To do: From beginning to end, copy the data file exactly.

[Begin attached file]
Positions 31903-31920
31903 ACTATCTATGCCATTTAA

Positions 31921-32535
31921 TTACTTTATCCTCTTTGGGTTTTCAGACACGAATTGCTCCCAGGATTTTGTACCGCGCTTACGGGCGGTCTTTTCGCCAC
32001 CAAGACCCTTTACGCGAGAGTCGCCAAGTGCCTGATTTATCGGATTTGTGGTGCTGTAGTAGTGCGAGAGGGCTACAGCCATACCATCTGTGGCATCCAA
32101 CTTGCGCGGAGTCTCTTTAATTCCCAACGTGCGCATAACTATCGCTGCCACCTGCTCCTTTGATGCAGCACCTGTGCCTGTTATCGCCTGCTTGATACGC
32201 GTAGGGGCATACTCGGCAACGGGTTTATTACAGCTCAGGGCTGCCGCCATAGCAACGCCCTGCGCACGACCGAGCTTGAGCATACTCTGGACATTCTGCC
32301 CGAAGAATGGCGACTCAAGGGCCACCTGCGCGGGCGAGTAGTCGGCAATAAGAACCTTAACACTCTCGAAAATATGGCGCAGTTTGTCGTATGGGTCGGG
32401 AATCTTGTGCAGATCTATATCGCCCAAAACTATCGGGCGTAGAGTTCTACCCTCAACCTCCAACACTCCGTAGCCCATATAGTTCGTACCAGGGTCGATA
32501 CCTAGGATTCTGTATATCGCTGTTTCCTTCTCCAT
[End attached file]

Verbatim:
Positions 31903-31920
31903 ACTATCTATGCCATTTAA

Positions 31921-32535
31921 TTACTTTATCCTCTTTGGGTTTTCAGACACGAATTGCTCCCAGGATTTTGTACCGCGCTTACGGGCGGTCTTTTCGCCAC
32001 CAAGACCCTTTACGCGAGAGTCGCCAAGTGCCTGATTTATCGGATTTGTGGTGCTGTAGTAGTGCGAGAGGGCTACAGCCATACCATCTGTGGCATCCAA
32101 CTTGCGCGGAGTCTCTTTAATTCCCAACGTGCGCATAACTATCGCTGCCACCTGCTCCTTTGATGCAGCACCTGTGCCTGTTATCGCCTGCTTGATACGC
32201 GTAGGGGCATACTCGGCAACGGGTTTATTACAGCTCAGGGCTGCCGCCATAGCAACGCCCTGCGCACGACCGAGCTTGAGCATACTCTGGACATTCTGCC
32301 CGAAGAATGGCGACTCAAGGGCCACCTGCGCGGGCGAGTAGTCGGCAATAAGAACCTTAACACTCTCGAAAATATGGCGCAGTTTGTCGTATGGGTCGGG
32401 AATCTTGTGCAGATCTATATCGCCCAAAACTATCGGGCGTAGAGTTCTACCCTCAACCTCCAACACTCCGTAGCCCATATAGTTCGTACCAGGGTCGATA
32501 CCTAGGATTCTGTATATCGCTGTTTCCTTCTCCAT